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USPS Debuts EV Charging in Atlanta, Initiating Major Shift to Electric Delivery Fleet

The U.S. Postal Service in Atlanta, Georgia is making some electrifying  improvements in how they are delivering the mail. The South Atlanta Sorting and Delivery Center debuted the postal service’s  first EV charging stations, with many similar stations expected to be deployed at “hundreds” of new sorting and delivery centers this year. It’s a key step in the Postal Service’s plan to put together one of the nation’s biggest EV fleets, made up of more than 66,000 delivery vehicles.

“In every neighborhood in America, people know their postal carrier and recognize the USPS vehicle driving down their street,” said John Podesta, Senior Advisor to the President for Clean Energy Innovation and Implementation to USPS. “The work USPS is doing to electrify those vehicles is making EVs commonplace on every road and street in our country, while reducing air pollution and increasing comfort and safety for the dedicated public servants who deliver our mail.”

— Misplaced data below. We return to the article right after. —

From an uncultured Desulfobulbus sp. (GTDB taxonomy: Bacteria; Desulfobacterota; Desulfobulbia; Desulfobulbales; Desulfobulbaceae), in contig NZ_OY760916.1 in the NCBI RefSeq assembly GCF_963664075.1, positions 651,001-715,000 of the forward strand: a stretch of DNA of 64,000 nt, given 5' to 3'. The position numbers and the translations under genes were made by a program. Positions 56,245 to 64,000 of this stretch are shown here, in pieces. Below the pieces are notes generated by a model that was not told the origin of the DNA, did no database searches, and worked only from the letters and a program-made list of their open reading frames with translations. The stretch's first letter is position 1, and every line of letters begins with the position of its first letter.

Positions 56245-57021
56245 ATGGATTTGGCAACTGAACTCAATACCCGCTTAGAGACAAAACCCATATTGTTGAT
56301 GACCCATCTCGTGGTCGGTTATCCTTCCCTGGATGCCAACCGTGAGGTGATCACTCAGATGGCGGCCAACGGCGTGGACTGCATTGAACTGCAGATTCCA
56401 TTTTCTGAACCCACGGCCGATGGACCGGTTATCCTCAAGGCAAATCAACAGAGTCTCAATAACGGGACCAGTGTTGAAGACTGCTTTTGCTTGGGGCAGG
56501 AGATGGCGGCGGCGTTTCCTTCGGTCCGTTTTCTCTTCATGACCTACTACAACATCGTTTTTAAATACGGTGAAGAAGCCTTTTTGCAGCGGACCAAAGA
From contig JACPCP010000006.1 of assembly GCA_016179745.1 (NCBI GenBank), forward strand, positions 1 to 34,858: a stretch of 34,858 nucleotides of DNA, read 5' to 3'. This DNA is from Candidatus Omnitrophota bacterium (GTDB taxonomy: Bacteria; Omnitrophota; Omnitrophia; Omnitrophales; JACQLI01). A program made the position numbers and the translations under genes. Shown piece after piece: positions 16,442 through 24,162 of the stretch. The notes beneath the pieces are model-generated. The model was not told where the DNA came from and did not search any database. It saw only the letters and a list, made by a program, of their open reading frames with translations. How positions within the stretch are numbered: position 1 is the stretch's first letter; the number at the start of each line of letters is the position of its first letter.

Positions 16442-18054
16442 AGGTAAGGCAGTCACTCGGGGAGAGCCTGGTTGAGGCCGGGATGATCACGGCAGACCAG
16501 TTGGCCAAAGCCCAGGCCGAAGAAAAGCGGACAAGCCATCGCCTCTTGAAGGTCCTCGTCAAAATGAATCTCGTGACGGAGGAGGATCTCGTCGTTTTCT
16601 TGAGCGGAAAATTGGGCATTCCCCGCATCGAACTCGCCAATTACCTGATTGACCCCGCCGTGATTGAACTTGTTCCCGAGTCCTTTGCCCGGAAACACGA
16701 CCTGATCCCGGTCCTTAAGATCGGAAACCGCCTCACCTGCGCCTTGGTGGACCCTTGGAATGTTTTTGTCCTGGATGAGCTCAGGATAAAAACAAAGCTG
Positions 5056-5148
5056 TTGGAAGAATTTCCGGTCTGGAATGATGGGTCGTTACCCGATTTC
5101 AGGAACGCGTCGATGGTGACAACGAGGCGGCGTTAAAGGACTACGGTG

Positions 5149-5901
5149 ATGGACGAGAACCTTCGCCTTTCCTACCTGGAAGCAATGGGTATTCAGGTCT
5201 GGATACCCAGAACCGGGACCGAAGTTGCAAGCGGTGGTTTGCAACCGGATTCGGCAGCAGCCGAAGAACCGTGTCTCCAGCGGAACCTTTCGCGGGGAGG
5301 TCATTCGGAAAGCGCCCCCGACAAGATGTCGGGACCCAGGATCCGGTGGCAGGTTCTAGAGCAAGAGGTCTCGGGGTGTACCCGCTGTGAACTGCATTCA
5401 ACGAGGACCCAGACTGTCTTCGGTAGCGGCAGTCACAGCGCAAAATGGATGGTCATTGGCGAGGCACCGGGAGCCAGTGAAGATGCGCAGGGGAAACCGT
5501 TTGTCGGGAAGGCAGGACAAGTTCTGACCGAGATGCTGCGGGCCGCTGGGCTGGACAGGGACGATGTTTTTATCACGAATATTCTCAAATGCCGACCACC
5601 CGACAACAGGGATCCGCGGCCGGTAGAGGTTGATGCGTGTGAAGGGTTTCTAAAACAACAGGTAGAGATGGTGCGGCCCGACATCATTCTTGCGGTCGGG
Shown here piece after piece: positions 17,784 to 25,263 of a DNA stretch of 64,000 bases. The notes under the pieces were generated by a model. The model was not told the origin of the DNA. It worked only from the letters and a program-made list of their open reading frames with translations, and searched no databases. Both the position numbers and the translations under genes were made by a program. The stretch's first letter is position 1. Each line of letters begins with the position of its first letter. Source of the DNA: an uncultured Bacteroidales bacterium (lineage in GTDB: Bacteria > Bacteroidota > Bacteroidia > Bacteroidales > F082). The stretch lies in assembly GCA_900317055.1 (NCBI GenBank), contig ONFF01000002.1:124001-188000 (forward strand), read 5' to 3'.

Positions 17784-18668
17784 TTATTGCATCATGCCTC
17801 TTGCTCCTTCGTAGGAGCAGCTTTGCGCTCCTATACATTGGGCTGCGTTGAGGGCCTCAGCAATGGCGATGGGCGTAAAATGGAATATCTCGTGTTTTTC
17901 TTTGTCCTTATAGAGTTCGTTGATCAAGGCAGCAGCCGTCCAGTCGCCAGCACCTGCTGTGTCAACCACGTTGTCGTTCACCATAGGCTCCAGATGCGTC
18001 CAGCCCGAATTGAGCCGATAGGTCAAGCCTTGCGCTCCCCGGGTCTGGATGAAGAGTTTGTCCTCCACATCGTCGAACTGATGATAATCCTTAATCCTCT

USPS is in the process of transforming approximately 400 locations into sorting and delivery centers, which will function as “hubs for deploying EVs along local carrier routes.” These centers will cover broader geographic areas compared to the traditional postal offices they are replacing. The first 14,000 EV chargers for the Postal Service will be produced by three companies: Siemens, Rexel / ChargePoint, and Blink.

This will be a huge improvement for not only the environment, but postal office workers as well. A significant portion of the Postal Service’s 217,000 trucks are over thirty years old, indicating a pressing need for modernization. Right now, around 34% of postal service vehicles have air conditioning, a detriment to those working in warmer climates. With modern vehicles, functioning AC, and the elimination of exhaust and pollution, postal workers will have a much cleaner, healthier, and safer working environment.

In addition, deploying modern,  electric vehicles will mean more efficient delivery hauls. In the plan for new fleets, the vehicles will be much larger with more cargo space which will lower inefficient travel for workers, improve delivery operations and more space for package deliveries.  By 2028, the USPS plans to introduce an additional 45,000 battery electric “Next Generation Delivery Vehicles” (NGDVs) manufactured by Oshkosh. This expansion will bring the total to a fleet of 66,000 electric vehicles. Thank you, Atlanta, for leading the way with these electrifying improvements!